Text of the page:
8 Replies Latest reply on Dec 5, 2016 11:48 AM by s.mccrory

    PDF Export, Bleed Marks guffed up

    sperry1975 Level 1

      Ok, what I usually do when exporting a pdf to send to the press I use the export setting "Use Document Bleed Settings" then I ensure all else is unchecked except the slug area.  Then when I get the file into acrobat I add the bleed marks etc.  I would prefer to be able to do all in one shot in inDesign, but every time I try to add bleed marks in inDesign it adds about .125 inch of white space then puts the bleed marks in .125 inches away from where they need to be or it crops the document bleed area off and adds white space and places bleed marks.  Here's the settings I use:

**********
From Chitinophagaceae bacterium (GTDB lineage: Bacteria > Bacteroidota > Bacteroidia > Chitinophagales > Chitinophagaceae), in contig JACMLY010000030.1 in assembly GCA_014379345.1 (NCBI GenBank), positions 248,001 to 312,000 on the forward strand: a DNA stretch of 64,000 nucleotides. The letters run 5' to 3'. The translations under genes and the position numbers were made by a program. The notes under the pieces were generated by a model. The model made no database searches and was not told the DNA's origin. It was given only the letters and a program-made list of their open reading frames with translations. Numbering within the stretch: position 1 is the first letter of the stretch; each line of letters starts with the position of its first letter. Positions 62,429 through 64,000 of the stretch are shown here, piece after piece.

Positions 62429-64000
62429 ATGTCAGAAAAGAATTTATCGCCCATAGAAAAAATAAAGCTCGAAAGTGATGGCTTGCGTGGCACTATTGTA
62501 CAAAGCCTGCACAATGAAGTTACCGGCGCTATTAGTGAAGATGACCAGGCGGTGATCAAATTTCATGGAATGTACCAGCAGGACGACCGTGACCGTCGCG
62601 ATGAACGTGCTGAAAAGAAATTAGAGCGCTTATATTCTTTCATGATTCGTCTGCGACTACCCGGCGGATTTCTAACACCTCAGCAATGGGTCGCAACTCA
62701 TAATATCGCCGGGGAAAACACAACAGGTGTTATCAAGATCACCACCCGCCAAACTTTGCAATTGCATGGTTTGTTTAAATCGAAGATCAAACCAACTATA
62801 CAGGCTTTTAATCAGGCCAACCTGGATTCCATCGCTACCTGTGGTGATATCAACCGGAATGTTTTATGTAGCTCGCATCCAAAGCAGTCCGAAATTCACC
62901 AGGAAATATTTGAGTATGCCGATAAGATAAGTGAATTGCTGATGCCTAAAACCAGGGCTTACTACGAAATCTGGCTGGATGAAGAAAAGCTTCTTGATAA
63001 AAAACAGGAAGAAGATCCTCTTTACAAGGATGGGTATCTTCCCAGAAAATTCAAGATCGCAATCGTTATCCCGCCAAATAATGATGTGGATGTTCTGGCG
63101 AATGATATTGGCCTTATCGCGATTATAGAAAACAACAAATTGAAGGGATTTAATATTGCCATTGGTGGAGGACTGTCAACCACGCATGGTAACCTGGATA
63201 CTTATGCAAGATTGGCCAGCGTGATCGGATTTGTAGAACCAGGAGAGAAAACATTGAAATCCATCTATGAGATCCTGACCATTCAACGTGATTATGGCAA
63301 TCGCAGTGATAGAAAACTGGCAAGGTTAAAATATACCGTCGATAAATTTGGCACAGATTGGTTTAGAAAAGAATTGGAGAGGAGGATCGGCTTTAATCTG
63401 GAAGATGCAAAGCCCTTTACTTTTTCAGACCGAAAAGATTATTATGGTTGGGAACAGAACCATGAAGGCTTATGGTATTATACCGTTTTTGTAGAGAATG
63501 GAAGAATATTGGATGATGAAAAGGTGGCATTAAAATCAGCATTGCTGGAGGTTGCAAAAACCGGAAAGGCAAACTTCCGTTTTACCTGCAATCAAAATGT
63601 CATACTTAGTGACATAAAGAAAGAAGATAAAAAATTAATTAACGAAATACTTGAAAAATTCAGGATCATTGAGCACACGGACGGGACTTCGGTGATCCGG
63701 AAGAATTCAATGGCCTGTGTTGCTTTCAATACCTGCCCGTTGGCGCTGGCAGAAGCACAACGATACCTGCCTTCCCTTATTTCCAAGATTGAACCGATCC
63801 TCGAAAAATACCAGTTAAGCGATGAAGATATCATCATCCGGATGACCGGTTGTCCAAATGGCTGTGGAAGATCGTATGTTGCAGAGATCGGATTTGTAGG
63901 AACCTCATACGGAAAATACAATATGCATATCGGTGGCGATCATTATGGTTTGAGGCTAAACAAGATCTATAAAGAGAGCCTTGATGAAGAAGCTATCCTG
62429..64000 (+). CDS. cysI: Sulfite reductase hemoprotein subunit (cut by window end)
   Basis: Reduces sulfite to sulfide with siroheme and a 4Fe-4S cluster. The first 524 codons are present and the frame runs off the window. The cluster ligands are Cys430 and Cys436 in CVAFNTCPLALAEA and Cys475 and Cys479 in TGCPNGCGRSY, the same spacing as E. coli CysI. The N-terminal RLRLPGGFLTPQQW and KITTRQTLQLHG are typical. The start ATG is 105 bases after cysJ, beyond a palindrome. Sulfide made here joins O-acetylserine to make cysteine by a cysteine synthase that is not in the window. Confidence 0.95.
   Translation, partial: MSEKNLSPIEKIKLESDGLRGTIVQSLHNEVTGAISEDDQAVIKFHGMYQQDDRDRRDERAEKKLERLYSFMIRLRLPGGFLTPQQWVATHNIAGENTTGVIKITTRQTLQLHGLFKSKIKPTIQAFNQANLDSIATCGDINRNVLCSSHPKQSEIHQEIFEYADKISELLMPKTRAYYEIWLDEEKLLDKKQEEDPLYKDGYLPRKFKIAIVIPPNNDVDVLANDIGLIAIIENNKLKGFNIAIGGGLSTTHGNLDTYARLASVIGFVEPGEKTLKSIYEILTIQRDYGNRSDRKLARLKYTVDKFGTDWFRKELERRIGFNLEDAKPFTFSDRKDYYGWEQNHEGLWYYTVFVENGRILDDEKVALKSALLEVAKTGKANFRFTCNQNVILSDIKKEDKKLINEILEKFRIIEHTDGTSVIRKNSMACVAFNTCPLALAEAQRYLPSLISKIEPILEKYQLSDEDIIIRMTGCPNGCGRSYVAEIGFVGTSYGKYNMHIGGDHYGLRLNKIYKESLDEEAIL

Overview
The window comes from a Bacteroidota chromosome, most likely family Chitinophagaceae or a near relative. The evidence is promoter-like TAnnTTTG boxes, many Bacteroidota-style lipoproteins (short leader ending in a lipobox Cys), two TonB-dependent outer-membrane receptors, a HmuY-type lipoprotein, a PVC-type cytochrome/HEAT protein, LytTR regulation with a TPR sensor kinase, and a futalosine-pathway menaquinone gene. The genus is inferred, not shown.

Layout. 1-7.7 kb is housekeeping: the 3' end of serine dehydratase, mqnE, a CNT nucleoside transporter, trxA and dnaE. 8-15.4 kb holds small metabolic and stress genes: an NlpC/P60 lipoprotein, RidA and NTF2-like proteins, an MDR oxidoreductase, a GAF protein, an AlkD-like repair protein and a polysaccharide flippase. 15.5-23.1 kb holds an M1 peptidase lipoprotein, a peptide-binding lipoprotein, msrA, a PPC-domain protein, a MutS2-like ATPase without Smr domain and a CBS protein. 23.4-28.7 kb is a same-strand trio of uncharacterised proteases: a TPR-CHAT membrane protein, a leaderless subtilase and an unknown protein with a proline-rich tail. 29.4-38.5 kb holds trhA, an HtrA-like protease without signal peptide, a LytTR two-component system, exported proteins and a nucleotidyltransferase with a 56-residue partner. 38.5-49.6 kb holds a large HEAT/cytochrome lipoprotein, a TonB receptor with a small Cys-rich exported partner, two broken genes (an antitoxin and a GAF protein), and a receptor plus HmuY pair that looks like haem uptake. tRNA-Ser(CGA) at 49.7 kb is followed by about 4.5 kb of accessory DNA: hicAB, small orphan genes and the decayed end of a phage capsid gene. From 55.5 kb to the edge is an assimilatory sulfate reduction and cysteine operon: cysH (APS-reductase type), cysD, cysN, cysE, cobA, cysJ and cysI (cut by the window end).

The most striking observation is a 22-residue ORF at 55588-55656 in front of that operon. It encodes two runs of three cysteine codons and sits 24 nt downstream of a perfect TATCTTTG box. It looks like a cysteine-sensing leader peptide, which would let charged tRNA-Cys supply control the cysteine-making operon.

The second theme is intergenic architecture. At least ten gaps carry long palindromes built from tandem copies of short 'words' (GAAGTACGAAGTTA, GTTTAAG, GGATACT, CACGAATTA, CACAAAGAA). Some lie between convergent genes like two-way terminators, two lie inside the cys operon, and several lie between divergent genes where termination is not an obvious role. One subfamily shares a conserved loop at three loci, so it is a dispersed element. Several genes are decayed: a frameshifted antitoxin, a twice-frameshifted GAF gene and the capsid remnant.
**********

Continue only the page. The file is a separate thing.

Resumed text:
My Bleeds are set up as .125 inch in document setup.

      PDF Export Settings are as follows:

      "Use Document Bleed Settings" is checked

      Above that is the Marks area where "Bleed Marks" are checked

      weight is .125, offset is 0 (also tried .125 with same results)

      All else is unchecked

       

      When I export every time it just adds the white space and puts the bleed marks in .125 inches away from where they should be and out in the white space.

      I've tried unchecking the "Use Document Bleed Settings" then checking the Bleed Marks box in which case on export it adds the bleed marks in the correct location, but crops off my bleed area of my document and adds white space.

      Could someone tell me how to export from inDesign with bleed marks placed correctly on my document without adding unwanted whitespace and most importantly without cropping off my pictures bleed area?

        • 1. Re: PDF Export, Bleed Marks guffed up
          Peter Spier Most Valuable Participant (Moderator)